Black History Month: Perspectives From The World Of Harlem

By Yolande Brener and Danielle Imara

What aspect of Black History would you like to see more widely understood?

The following from Harlemite’s answers express some different perspectives on this question during Black History Month.


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What aspect of Black History would you like to see more widely understood? Please join the conversation and reply in the Comments section below.

NYC’s Felice Neals, Writer, Adjunct Assistant Professor, and Founder of (Re) An Ideas Journal:

There is not enough attention paid to Black inventors and those whose work in this regard, has changed the face of how we live in this country and around the world.


NYC’s Steven Van Patten, Award-winning author, Owner of Laughing Black Vampire Productions, Stage manager, Co-host of the Beef, Wine & Shenanigans podcast:

If I were to pick something that is often glossed over and needs to be addressed better in Black History, it’s the Jim Crow laws that birthed a hate child called Redlining. That needs to be taught better and fully. It’s needed in order to get people to understand that even when slavery ended, Black people still had massive obstacles in front of them. And not to overuse the phrase systemic racism, but the redlining issue is the sheer definition of it.

Oddly enough, the Redlining issue is something I researched while writing for this animation for the YouTube channel, Extra Credits:

Redlining – Income and Housing Inequality – Extra History


NYC’s Lizbeth Nunez, CCNY BA Candidate, Childhood Education:

I believe that the language used to describe slavery should be taught better. As opposed to saying slaves, for instance, people should state enslaved individuals. The language we often use proves that we were taught this history from a Eurocentric point of view. Our ancestors were human beings with lives.

They were enslaved meaning they were forced to leave their lives to serve people that felt superior to them in a land they did not know. By teaching this history using the proper language and terms people will understand slavery and how it bled into everything Blacks faced afterward.


London’s Kenny McDonald, Designer:  Harlem Renaissance 

I think it’s really important that we know more about these artists and writers, as it would alert the general public to a world beyond the physicality of black people, that’s used to temper the patronizing gestures that are made in order to discount them as intellectual equals and so other.    
 
We’re not taught these people in this country (most probably USA too), and I think that contributes to the way black people are seen. We’re fed images of the black thug and that is the prevailing view, it builds on the myth of the savage which has carried through the last few centuries.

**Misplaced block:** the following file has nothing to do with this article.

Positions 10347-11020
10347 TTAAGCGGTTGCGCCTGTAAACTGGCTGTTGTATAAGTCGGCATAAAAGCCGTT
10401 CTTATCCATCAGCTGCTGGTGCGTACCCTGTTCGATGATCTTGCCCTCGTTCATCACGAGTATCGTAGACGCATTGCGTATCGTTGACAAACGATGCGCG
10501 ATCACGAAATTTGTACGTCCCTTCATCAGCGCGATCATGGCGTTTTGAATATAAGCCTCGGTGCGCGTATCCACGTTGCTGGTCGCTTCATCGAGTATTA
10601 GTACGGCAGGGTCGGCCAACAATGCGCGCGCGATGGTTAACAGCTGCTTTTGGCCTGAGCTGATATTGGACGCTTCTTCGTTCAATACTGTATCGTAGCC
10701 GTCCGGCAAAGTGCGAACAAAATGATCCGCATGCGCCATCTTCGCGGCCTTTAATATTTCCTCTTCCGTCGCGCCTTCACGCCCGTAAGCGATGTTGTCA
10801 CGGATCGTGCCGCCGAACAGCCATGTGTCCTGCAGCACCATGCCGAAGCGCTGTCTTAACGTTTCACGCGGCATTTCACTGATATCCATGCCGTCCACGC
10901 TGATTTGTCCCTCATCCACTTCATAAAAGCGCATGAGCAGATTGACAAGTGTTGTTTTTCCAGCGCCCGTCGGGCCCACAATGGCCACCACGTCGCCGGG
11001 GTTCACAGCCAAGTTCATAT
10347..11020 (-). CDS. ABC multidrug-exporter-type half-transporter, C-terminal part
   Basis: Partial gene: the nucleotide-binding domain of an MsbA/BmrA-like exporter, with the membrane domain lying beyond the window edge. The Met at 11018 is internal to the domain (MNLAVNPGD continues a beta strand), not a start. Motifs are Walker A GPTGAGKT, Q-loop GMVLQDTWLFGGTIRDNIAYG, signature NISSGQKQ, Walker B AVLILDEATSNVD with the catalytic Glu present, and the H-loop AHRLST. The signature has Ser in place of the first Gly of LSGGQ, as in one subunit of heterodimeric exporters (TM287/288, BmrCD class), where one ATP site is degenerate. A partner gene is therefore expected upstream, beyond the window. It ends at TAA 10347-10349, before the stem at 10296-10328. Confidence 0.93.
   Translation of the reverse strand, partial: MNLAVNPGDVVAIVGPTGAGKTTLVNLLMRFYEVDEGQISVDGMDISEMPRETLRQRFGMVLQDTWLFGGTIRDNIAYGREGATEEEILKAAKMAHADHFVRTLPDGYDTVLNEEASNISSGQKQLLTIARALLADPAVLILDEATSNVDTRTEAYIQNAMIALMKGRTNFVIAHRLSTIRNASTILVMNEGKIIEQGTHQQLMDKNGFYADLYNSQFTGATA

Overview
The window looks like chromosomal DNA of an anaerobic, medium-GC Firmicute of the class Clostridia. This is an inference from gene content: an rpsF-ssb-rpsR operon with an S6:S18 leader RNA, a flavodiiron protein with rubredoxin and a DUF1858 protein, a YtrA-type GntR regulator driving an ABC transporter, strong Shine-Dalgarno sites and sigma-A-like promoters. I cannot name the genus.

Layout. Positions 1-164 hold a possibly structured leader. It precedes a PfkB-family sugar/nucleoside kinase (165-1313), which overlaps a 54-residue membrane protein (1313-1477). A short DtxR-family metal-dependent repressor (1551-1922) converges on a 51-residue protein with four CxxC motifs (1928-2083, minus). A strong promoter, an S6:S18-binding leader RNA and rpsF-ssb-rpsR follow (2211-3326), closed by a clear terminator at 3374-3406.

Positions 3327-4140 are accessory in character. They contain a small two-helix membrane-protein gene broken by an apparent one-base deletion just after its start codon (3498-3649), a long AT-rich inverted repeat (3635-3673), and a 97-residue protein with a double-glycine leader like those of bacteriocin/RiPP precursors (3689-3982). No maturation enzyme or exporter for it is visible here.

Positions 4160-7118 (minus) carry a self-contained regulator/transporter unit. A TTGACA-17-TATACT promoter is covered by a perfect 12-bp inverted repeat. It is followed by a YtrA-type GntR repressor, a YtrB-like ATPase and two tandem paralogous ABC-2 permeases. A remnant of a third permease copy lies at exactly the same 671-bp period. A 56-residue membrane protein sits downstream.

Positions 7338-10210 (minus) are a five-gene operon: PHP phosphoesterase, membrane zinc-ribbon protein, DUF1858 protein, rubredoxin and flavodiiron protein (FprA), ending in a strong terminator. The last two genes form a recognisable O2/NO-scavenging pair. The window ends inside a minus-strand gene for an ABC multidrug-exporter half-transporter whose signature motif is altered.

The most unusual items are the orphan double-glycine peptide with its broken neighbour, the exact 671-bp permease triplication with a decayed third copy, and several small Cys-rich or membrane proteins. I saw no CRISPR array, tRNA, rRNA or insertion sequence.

I believe that a more enlightened public would be less able to discount the obvious parity in potential between the “races”.  The Harlem Renaissance is just a small example of the enormous contributions that black people have made to western culture. But I see it as a stepping stone towards an appreciation of a people that has shown an enormous capacity to endure the great injustices that have been hurled against them and maintain a dignity and humanity that is an example to the whole human race.

Also:  The Hotel Olga, Race Retreat Of The Harlem Renaissance, 1920

https://youtu.be/8kZ0gZMCx9U


London’s Kevin Clash, Music Artist:

The most important part of black history that should be taught in a much better way is: Astrophysics, quantum mechanics, molecular physics, biology, and other disciplines show that all humans and all the things on Earth are made from the same set of elements and that we are literally made from a star’s explosion and that systematic oppression affects everyone apart from 0.1-1% of people in western society. It is very deep, very wide, and omnipresent today.  

If the truth of those facts were taught to POC and all others there will be a certain understanding of what an opportunity for emancipation 2020 has brought to light. Don’t be afraid of freedom just because you have never really had it before.

Knowledge and freedom are everything!


London’s Mimi Waters Stuart, Student:

Ideally, the civil rights movement in the US would be taught better in schools. Their fight for equality and social justice was integral in ending racial segregation, yet from my experience, this is barely touched upon in schools. We are briefly taught about Britain’s role in colonialism, and Rosa Parks, but not the great effort it took for the black community to achieve equal rights. So, hopefully, learning about the civil rights movement would teach students the importance of protesting, and that not everyone passively accepted racism.


Here are two more aspects of Black History expressed in video format, written by SVP:

The contributors to this conversation participated in the following video, Matters: A Rising, by Brenimara: https://vimeo.com/476803465

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